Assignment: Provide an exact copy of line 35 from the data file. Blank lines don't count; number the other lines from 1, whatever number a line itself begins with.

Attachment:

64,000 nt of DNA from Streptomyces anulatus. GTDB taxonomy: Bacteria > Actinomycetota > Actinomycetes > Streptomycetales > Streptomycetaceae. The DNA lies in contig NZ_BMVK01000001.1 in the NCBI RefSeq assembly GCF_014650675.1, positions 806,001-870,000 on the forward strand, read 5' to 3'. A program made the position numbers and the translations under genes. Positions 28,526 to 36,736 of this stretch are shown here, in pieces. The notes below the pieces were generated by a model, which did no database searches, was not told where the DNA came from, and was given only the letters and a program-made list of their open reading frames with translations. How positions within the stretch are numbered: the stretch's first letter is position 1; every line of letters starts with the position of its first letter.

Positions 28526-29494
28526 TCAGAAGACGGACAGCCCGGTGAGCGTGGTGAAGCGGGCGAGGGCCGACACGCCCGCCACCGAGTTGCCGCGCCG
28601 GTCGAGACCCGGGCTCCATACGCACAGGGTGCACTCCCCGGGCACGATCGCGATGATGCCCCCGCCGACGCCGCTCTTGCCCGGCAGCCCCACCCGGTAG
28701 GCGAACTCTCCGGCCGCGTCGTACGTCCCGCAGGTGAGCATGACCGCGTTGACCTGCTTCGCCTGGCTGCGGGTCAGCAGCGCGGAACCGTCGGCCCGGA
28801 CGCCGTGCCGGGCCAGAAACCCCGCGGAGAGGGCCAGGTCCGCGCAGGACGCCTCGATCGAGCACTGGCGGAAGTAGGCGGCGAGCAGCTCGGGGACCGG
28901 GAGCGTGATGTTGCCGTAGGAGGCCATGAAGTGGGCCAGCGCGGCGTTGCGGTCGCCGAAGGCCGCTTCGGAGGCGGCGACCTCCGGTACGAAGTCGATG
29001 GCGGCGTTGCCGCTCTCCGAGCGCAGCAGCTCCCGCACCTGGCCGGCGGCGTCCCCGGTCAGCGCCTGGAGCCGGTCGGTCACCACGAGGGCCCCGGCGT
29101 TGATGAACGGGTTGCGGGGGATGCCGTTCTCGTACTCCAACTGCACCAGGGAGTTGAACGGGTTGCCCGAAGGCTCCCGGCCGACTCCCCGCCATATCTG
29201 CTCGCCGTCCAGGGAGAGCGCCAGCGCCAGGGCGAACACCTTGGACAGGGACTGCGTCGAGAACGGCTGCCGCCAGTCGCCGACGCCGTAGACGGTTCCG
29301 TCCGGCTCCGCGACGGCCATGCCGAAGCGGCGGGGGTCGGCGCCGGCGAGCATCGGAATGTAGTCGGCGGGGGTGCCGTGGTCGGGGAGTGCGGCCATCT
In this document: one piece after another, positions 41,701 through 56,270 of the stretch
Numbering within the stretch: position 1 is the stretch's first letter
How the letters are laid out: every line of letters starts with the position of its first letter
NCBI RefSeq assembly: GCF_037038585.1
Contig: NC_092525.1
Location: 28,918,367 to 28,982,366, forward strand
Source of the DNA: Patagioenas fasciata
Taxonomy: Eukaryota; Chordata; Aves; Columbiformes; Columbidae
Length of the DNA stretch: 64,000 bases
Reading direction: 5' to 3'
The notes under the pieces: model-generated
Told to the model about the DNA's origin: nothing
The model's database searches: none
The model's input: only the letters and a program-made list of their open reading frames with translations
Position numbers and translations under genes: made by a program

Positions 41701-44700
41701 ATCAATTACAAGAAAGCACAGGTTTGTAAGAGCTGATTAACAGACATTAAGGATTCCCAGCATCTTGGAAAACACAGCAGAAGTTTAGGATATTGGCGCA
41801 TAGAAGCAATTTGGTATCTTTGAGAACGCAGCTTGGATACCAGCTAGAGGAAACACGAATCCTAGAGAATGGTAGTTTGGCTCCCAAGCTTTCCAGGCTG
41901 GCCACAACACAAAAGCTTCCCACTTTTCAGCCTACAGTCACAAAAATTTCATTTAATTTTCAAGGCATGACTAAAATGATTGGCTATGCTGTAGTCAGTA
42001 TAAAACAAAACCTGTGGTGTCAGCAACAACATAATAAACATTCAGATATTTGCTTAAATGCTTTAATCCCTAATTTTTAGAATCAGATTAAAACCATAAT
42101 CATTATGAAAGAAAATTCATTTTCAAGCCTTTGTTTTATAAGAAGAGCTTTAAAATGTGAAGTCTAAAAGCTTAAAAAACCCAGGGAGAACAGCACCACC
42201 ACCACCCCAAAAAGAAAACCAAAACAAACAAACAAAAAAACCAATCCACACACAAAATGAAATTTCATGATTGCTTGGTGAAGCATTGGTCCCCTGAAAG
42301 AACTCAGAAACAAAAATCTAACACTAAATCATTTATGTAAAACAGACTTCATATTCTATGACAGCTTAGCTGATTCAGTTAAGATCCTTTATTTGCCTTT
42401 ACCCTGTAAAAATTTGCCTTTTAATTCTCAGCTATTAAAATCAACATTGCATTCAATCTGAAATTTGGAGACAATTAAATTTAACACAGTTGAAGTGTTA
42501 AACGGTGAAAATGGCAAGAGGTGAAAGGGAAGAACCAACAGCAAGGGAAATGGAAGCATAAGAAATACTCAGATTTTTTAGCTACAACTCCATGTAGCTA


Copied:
42401 ACCCTGTAAAAATTTGCCTTTTAATTCTCAGCTATTAAAATCAACATTGCATTCAATCTGAAATTTGGAGACAATTAAATTTAACACAGTTGAAGTGTTA